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‘Being Folksy’ Isn’t In Anymore’ : Dance Cafe’s Fans Take a Final Turn

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Times Staff Writer

A cultural monument of sorts closed on New Year’s Eve.

It went out not with a bang or a whimper, but with jubilant yelps, syncopated stamps and dizzying whirls around a worn wooden dance floor.

The monument was The Intersection, America’s first international folk dance cafe.

To thousands of dancers in Southern California, the unobtrusive building in Silver Lake was more than an ethnic night club; it was the heart of an alternative cultural movement that went hand in hand with the alternative political movements of the 1960s.

Seven nights a week for nearly 20 years, The Intersection offered dancing ranging from Zorba the Greek-style hassopikos to Swedish hambos before it fell victim to what its devotees can only describe as changing times.

“Being folksy isn’t in anymore,” said Mitchell Allen, 33, executive director of the prestigious Aman Folk Ensemble, a professional folk dance troupe that drew many of its members from among the regulars at The Intersection.

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“Today, America is interested in things stylized, things patriotic, things internal to our own country. Times have changed, and with them, The Intersection has closed. For dancers, it’s like having your security blanket taken away.”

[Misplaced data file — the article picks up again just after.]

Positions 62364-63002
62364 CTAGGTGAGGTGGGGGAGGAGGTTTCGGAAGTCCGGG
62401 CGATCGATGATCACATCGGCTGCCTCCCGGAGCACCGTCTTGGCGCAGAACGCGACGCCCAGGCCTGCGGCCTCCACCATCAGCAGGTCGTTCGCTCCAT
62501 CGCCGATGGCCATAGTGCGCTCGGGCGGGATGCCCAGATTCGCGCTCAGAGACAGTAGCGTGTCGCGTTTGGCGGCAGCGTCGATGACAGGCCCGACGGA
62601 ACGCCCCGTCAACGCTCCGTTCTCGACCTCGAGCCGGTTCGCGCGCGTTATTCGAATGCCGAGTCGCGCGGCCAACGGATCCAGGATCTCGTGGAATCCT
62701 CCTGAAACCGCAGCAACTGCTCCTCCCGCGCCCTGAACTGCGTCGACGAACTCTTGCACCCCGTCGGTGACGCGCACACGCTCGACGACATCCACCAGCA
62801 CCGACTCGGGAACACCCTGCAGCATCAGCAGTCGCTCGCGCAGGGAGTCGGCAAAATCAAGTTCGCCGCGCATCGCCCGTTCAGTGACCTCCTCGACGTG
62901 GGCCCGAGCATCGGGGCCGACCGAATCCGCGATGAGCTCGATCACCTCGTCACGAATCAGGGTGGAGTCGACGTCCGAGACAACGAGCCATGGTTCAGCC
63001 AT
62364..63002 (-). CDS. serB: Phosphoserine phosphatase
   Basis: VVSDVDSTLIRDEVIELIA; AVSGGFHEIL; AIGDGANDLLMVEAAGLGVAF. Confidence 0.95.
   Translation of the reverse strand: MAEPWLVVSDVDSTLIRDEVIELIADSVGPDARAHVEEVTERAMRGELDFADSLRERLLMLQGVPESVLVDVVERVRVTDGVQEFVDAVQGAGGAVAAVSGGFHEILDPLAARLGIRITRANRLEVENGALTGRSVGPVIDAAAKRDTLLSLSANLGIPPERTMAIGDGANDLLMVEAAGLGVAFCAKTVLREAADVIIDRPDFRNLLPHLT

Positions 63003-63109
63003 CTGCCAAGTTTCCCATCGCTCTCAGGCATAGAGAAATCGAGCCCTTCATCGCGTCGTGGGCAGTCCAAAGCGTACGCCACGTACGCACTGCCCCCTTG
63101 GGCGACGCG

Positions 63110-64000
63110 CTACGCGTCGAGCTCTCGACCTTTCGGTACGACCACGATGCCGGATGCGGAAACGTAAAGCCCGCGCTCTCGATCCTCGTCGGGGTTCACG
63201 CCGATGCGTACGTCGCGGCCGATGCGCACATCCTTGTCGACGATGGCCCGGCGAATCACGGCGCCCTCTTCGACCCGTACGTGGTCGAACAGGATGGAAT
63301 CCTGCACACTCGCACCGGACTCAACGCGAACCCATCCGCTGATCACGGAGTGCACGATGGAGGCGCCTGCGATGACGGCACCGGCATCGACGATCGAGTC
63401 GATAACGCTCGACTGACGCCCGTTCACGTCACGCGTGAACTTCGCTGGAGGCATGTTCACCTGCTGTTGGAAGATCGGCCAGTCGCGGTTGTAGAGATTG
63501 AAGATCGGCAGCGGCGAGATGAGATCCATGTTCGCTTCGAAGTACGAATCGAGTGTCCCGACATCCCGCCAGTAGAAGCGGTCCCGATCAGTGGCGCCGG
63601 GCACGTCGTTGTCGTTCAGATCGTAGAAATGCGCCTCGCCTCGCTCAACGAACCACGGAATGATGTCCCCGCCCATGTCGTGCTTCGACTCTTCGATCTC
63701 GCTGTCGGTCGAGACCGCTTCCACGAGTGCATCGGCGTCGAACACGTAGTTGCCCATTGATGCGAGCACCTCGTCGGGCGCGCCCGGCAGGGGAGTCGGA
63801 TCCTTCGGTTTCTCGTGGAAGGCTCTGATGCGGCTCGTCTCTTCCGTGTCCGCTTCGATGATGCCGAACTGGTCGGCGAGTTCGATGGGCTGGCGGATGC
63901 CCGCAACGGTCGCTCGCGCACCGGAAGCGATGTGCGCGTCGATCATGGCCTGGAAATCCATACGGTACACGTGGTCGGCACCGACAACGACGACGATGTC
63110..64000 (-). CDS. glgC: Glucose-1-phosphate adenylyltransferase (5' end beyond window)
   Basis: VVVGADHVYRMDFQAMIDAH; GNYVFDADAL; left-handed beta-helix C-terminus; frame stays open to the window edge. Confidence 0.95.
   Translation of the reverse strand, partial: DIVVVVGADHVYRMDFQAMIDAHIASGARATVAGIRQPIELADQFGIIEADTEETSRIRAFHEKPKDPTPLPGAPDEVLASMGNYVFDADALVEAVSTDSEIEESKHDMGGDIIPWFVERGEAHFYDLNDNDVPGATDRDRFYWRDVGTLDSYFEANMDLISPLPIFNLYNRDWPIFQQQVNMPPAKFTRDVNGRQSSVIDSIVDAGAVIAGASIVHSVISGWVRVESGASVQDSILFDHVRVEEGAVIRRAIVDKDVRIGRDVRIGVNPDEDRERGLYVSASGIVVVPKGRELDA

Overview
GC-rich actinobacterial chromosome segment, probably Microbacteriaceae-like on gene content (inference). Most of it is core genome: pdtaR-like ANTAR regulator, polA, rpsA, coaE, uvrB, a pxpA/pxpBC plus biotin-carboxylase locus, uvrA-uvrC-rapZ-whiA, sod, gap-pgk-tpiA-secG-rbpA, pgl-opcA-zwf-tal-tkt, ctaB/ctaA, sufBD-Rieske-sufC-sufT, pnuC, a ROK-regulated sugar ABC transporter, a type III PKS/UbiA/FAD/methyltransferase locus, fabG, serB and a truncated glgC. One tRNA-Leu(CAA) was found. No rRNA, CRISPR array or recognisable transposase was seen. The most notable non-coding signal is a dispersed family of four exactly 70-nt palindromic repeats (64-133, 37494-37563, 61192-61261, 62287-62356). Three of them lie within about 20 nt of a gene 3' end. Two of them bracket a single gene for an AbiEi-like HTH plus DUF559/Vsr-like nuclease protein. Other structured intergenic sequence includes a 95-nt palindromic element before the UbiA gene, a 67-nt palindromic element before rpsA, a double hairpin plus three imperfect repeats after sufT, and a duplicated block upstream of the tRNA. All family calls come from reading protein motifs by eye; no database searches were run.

Hundreds of nostalgic dancers returned to the Intersection on Saturday and Monday nights to meet old friends and dance one last time.

“It’s hard to explain all this place meant to people,” said Pamela Heiter, 35. “It’s like coming home, it’s been here so damn long. I practically lived here in the early 1970s. I danced here four or five nights a week. I even got married here.”

But, like countless others, she drifted away. She had a child, became a production manager for an animation firm and found other interests. “Now that it’s closing, I feel guilty, like if only I had kept coming, The Intersection might have stayed open,” she said.

The Intersection, whose name signifies the meeting of cultures, opened in 1964.

“Twenty of us each put up $5 a month to pay the $100-a-month rent,” said Athan Karras, a Greek-born dancer who has run the cafe for most of its 20 years. “It cost 25 cents to get in and with your quarter you got free coffee. It caught on like wildfire.”

Shortly after it opened, The Intersection became so successful that Karras and a partner, draftsman Rudy Dennes, bought a lot at 2735 W. Temple St. and built today’s Intersection.

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For Karras, it was the culmination of a dream. Born in Greece, he emigrated to the United States at age 12 and ultimately became a professional dancer and actor.

“It was just before World War II, and my teachers used to tell me that I couldn’t be Greek anymore because I was an American,” he said. “But after the war, that attitude changed. People began to be interested in other cultures. Then, in the 1960s, airfares were so low that kids could travel around the world and meet other peoples.”

The folk dance movement was spawned at a time when things folk--ethnic dancing, peasant dress, folk ballads--were in vogue.